Monday, December 14, 2009

Why no war against terror films?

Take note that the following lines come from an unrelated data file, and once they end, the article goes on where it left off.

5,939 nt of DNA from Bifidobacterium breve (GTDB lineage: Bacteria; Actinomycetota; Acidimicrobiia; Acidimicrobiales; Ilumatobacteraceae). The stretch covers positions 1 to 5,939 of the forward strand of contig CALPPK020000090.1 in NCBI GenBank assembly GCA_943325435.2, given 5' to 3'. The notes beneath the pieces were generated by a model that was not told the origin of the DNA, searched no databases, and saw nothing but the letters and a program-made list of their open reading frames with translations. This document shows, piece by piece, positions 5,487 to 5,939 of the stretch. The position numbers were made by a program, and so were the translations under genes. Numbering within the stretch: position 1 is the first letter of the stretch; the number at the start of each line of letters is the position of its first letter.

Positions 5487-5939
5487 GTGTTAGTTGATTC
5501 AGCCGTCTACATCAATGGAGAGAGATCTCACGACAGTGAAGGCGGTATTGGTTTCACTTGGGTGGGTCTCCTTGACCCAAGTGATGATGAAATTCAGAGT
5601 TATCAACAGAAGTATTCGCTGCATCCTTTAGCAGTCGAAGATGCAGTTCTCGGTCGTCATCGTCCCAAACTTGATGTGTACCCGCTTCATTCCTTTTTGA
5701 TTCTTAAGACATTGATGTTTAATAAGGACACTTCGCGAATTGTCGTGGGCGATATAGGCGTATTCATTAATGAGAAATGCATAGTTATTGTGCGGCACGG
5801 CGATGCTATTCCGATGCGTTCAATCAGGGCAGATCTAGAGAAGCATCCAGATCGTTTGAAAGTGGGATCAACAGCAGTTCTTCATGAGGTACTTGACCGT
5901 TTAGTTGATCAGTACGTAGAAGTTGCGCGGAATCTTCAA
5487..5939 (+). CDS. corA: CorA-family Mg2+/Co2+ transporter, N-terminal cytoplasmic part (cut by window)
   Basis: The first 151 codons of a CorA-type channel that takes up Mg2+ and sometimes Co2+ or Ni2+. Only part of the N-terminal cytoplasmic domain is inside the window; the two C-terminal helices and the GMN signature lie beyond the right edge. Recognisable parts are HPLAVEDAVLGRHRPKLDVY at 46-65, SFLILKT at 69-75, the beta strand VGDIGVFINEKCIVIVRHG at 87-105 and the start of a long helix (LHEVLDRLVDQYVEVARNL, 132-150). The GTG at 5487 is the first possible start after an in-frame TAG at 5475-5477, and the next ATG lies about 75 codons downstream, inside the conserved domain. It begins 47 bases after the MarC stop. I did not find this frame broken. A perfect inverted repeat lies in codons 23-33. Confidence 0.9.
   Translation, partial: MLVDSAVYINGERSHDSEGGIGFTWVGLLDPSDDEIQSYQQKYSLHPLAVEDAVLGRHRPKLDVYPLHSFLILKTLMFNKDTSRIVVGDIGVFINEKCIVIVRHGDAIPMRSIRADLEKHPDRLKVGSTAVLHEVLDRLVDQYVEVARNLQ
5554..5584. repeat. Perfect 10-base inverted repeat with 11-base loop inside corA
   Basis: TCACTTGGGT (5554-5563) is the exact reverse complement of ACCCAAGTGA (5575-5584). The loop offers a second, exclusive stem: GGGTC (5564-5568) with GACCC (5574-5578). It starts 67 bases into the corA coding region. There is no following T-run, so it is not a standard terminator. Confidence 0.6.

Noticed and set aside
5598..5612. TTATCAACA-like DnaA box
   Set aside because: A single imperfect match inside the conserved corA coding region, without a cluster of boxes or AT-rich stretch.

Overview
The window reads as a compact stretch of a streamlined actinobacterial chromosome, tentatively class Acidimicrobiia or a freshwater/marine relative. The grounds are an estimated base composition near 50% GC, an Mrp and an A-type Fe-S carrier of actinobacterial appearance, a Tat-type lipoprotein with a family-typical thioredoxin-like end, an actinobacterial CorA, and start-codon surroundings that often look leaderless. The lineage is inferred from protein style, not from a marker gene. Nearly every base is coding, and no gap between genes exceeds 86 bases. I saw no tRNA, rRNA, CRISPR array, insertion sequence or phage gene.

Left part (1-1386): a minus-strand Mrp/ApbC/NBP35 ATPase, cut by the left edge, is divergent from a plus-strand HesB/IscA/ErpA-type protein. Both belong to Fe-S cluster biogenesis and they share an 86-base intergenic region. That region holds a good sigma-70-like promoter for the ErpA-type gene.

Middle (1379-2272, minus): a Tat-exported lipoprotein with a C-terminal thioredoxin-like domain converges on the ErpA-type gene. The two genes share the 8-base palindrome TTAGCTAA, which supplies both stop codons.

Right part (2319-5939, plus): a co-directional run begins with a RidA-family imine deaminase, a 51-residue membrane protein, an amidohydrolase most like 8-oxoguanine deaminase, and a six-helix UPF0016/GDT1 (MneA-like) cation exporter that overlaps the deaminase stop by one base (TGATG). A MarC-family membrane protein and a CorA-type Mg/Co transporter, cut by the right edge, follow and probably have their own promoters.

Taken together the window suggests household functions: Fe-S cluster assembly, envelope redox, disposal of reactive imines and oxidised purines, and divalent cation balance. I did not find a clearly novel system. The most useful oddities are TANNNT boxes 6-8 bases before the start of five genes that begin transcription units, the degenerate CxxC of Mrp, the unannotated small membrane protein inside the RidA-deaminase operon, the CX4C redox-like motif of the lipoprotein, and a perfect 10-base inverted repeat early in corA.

Something continues to perplex me about the state of Hollywood. That's its refusal to come to terms with the War on Terror. Sure I know that phrase has been heaped into the dustbin by the current Obama administration. Whether you like it or not you have to admit that over the past decade the liberal democratic West has been the target of Islamofascists, people as every bit illiberal, anti-democratic and nihilistic as Adolf Hitler's Brownshirts or Stalinist totalitarins. Yet, whereas in the past Hollywood rallied to support the democratic traditions of North America, Western Europe, the Commonwealth, etc., scant efforts have been made this decade to take a stand for liberalism against Islamist extremists who would destroy the freedoms we have assiduously built up over the centuries: freedom of speech and the press, the right to vote, equality among races, creeds and nationalities, and more recently if belatedly the rights of women and gays. These are all bedrock principles that virtually any Hollywood actor or director would pay lip service to. But when it comes to defending these traditions in the context of our existential struggle against religious fanatics filmmakers have been more than missing in action. Since 9/11 where are the films that stood for the values we believe in? The only one I can think of is Team America: World Police, the hilarious puppet extravaganza by the folks who brought us South Park. Yet we have had a laundry list of films that could be interpreted as taking stands against our general interests, even if they are narrow critiques of U.S. foreign policy in, for example, the Iraq War. Here are a few: In the Valley of Elah, Rendition, Body of Lies, Redacted and A Mighty Heart. Not to mention a blockbuster such as Michael Moore's Fahrenheit 9/11. Any of these films arguably may stand on their own merits as pieces of criticism of U.S. policy. The problem is that Hollywood is missing the forest for the trees. Regardless of whether the U.S. was right to invade Iraq why hasn't there been a pro-American film about the supposedly just war in Afghanistan? Why are there no biopics, such as about NFL up-and-comer Pat Tillman's desire to leave pro sports and join the army to fight for country? Why indeed has there not been some type of film - even of the superhero variety - pitting the West as "good guys" against a bunch of fictituous evil types who could easily stand-in for Islamists?.....Interestingly while the current Hollywood view is anti-Western it wasn't always this way. Far from it. Hollywood in the 1940s was also quite liberal or even left. But liberals realized that the very traditions they held dearly were ones that totalitarian regimes in Nazi Germany, Fascist Italy and Imperial Japan wanted to snuff out. As a result the industry rallied and churned out a multitude of films that were in some way patriotic, many of which became classics in their own right, refuting the notion that an ideologically-slanted movie isn't art. These include You're in the Army Now, To the Shores of Tripoli, Sergeant York, Thirty Seconds over Tokyo and of course Casablanca, one of the greatest movies of all time. In fact, after World War II, Hollywood kept releasing countless such films, from The Dam Busters and Dunkirk to Twelve O'clock High and Stalag 17....Today's Hollywood, by its almost total lack of conviction in defending Western values, stands in stark contrast to this history. I suggest the chief reason is that the current crop of filmmakers are largely of the Baby Boom generation who came of age during the anti-Vietnam war protests of the 1960s. Moreover, affluent and materially-spoiled in the technological age of TV, to them war became a once-removed and abstract concept. In their view, America changed from an heroic nation to an imperialist invader. And its role in the world has been viewed in that context ever since. So embedded is this philosophy that even the worst foreign attack on America's shores couldn't inspire them to come to democracy's defence. Rather, while perhaps saddened by the immediate death and destruction, they viewed it as the rising of an oppressed Third World against the longstanding sins of the West - "we had it coming." Never mind that Muslim extremists have been indiscriminate in their bombing targets - from New York office workers to markets in Iraq, Afghanistan and Pakistan - indeed targetting people of their own religion, all in the quest for worldwide jihad..... Because of this narrow focus Hollywood has lost sight of the bigger picture - the defence of democratic values. It's more than time filmmakers did some serious reflection on the principles they say they hold dear.

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